How honest should a writer be about themself?

Judging a work of fiction

There’s a book, I can’t recall which one at present, but it won a major award for fiction.  The Miles Franklin or the Man Booker, or something like that.  It was a memoir.  After it had won the prize, the memoir was exposed as a fake.

My memory is hazy.  I thought the whole kerfuffle happened last year.  (I also thought it was Norma Khouri but her book was written back in 2004 and she didn’t win any major awards that I can see.)  Google, normally reliable, couldn’t help me.

I still can’t find anything about it, so maybe I imagined the whole thing.

What I remember was the fuss that surrounded the outing of the memoir as a fake, and the calls for her (I think it was a her) prize be taken away.

At the time I remember thinking, hold on, this is a prize for fiction. Why should exposing the story as a piece of fiction make a difference to whether she won the prize or not?

It would be different if the prize had been awarded for a memoir rather than fiction.

Surely a work of fiction should be judged on its literary merit.  Shouldn’t it?

And yet, as readers, we can’t help judging the author

There are layers of—let’s call it understanding—between the author and the reader of his/her book.

There’s the reader.  There’s the story they read and interpret.  There’s the story the author thinks they wrote—which can be very different to the story the reader takes away.  There’s the reader’s opinion of that author, based on what they read in that story. And there’s the author him/herself.

As a reader, you start off with little to no idea who or what the author is, except by their writing.

If you like them enough, maybe you go onto the internet and do some research. Read their blog, follow them on social media sites, even interact with them. If you follow them long enough, eventually you get an idea of who you think they are.

If you’re not honest, expect an impact on your readers when they find out

A well-known m/m author who writes under a male pseudonym recently admitted that ‘he’ was a ‘she’.

When I heard, I shrugged, and said to myself, “So what.”  It wasn’t even unexpected. Most m/m writers are female, and a goodly proportion of them write under a male pseudonym or use their initials.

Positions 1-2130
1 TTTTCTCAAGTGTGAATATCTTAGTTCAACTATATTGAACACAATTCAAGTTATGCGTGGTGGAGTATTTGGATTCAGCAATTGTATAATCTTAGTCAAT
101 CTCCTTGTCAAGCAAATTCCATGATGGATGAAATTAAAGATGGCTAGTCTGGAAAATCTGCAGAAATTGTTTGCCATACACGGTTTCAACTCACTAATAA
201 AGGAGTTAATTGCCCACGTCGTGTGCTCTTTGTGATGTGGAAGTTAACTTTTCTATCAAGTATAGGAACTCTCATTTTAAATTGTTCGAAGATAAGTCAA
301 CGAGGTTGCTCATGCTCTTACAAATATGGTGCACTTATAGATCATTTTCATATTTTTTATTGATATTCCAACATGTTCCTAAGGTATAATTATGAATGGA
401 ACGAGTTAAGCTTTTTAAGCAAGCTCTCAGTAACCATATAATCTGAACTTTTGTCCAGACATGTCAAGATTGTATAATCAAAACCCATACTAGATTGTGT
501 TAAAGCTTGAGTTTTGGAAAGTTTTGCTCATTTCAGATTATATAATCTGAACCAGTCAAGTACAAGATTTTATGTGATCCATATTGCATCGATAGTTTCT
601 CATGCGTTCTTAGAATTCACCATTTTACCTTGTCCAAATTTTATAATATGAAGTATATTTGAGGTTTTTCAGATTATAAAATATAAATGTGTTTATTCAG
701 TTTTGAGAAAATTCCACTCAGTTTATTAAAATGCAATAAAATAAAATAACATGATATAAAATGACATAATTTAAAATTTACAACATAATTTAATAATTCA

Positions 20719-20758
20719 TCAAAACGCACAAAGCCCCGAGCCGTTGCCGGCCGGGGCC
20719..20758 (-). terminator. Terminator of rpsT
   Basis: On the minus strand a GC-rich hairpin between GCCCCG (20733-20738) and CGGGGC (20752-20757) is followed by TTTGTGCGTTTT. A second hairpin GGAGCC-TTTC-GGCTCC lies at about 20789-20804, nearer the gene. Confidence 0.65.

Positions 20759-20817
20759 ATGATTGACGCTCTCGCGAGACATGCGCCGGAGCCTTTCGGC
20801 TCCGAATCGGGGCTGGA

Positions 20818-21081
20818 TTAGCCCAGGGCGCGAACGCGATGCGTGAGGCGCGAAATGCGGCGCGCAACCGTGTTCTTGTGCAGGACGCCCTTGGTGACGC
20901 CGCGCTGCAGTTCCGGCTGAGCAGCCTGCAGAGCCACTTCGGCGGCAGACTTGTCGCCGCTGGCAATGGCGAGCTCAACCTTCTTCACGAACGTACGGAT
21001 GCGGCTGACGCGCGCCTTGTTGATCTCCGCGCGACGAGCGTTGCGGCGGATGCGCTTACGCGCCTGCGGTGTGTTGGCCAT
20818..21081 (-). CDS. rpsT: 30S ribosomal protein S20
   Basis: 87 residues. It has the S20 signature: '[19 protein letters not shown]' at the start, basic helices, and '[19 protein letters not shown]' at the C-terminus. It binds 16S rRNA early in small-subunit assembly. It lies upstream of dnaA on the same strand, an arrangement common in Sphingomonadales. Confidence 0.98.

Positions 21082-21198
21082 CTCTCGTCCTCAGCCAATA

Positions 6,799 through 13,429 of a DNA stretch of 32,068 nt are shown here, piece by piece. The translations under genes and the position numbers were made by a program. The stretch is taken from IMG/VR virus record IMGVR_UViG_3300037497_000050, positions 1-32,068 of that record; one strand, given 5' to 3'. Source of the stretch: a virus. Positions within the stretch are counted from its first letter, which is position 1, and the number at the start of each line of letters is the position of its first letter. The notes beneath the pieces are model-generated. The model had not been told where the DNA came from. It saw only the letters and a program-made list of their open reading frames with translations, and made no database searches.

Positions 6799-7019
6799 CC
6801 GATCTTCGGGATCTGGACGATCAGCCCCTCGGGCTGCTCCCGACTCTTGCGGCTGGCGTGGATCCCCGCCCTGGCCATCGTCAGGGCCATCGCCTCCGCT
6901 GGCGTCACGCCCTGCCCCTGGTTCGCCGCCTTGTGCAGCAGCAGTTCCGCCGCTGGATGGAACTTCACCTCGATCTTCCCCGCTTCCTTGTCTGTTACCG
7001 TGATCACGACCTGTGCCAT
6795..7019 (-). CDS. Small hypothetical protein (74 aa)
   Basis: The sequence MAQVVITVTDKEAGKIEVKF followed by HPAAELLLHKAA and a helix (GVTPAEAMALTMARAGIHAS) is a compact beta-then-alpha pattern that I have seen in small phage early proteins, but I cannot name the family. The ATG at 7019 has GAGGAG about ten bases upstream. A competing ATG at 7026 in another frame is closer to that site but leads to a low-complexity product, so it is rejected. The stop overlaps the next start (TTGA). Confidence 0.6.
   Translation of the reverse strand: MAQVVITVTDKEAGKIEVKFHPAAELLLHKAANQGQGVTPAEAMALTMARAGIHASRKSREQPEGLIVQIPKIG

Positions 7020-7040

Yet when this writer’s latest book became available I realised I was reading it more critically than usual. Further, the reason I was reading it so critically was that this person who I had thought such a role model for young gay men, wasn’t.

Note that it wasn’t the author who had let me down so much as my perception of that author. I had an idealised image in my mind of who that author was and what they did.

Reader expectations—be honest about the big things

As in the case of the fake memoir I mentioned at the start of this post, the readers who called for the prize to be withdrawn had their own idealised version of who that author was, too.

I understand better now why they were so upset.

Of course, the writer is not responsible for what the reader thinks of them. They can’t be. Every reader has different thoughts, anyway.

But it made me think about the type of things an author should be honest about.

If I had to give advice to a writer about honesty

In these days of internet, especially when authors are encouraged to do some of their own marketing, it’s a rare author whose readers cannot find out something about them.

If I had to give one piece of advice to a writer about honesty, I’d probably say, “Be honest about the important things.”  Don’t pretend to be what you’re not. One of the reasons fake memoirs cause so much angst is because the reader has more invested in the author than they do normally, because this is the author’s supposed story.  And when that turns out to be lies …

You can’t control what a reader believes about you, but as a general rule, if the reader goes to meet you in a public author-reader space—such as a convention or a book-signing—it shouldn’t be a shock.*


*One piece of advice often given to authors is that your author photo should be close to your real age.  Sure, have a good photo if you can, but if you’re a portly 65 year-old, don’t make your author photo a picture of you back when you were eighteen, and skinny as a rake.

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